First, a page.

The stuff of life: throughout history, human progress has generally been the result of attempts to control water, but beyond this mastery, our relationship with water can embody cultural, social and spiritual dimensions. (Comment).
From the aqueducts of antiquity to the Baroque fountains on squares and street corners, Rome has enjoyed an intimate relationship with water. The city developed and exploited water on a vast scale, the aqueducts of imperial Rome furnishing supplies for 121 fountains, 11 imperial thermae, 926 public baths and assorted private establishments.(3) Up until the Empire's decline, the tiered arches of monumental water conduits dominated the cityscape, each aqueduct terminating in a huge fountain adorned with statues and water shrines immortalizing stern gods, great men and noble deeds. The Romans, like the Greeks, recognized the social, therapeutic and hygienic qualities of bathing as well as the potential of water to orchestrate environments conducive to sensuality and leisure. The enjoyment of water was evident in garden grottoes and nymphae structures in which fountains, cascades and pools were choreographed to create an appropriately sybaritic milieu.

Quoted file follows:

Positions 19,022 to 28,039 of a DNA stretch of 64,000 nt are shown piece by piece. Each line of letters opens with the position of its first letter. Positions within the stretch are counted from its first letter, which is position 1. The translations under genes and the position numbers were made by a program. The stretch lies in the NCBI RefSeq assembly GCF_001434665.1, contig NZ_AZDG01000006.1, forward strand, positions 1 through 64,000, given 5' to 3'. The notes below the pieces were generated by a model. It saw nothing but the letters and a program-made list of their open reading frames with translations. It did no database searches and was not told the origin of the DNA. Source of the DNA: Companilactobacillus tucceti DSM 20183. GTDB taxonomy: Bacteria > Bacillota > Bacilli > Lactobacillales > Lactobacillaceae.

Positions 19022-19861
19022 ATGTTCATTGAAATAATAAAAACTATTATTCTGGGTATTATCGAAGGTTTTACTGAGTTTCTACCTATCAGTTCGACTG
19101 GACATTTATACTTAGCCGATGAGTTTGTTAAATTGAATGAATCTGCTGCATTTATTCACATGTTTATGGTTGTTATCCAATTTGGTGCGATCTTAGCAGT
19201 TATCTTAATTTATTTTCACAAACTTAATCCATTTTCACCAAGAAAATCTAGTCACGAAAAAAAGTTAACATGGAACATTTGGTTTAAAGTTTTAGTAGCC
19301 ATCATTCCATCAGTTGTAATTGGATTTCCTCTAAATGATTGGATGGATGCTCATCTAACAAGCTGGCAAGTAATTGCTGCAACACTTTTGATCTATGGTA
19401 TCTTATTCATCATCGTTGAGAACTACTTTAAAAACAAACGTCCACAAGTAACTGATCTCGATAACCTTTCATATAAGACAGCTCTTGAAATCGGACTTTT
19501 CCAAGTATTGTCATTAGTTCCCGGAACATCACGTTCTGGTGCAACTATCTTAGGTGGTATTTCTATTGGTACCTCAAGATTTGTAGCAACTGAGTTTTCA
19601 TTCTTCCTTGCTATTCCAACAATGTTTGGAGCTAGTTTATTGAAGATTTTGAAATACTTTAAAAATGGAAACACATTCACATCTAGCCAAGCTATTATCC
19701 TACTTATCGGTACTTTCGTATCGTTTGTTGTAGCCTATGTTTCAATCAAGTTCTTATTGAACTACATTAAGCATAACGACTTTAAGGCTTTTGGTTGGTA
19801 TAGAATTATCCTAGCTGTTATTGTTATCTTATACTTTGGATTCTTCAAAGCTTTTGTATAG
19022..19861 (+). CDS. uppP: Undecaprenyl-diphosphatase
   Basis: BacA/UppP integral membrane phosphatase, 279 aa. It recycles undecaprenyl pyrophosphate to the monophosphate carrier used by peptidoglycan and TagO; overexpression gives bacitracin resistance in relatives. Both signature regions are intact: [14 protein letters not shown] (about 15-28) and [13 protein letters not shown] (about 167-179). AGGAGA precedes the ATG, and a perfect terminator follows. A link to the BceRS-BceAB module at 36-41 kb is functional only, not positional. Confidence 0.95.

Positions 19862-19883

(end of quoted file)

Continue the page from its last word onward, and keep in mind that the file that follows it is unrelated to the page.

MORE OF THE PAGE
Constantinople was also crossed by water conduits that strode over valleys like giant bridges. Under the great Ottoman architect and engineer Sinau they were replaced by more technically advanced hydraulic mains. Yet though water-bearing structures disappeared from the city's public spaces, they reappeared more elaborately in building interiors. In the secluded inner world of pavilions and arcaded courts, water acted as a precious agent of cooling and animation, reflecting light and playing off exquisitely ornamented filed surfaces. No other architectural tradition depends so heavily on the physical and sensual employment of water as that of Islam. Historically, the traditional Persian garden appropriated water for irrigation, display and effect, and its influence spread throughout the Muslim world, assuming increased symbolism as water came to represent the source of life amid inhospitable landscapes. The Moorish Alhambra at Granada is, as Aaron Betsky notes, 'a locus classicus'(1) for the use of water in ar chitecture, a monument to its connective capabilities going beyond simply seeing buildings as objects to something lyrically phenomenological, sensed and experienced by the entire body. The Islamic world also assimilated the tradition of the thermae, supplanting the athletic culture of the Greeks and Romans with the more languid repose of the hamman. In fifteenth-century Cordoba there were 900 hammans and they remain an important Muslim social institution.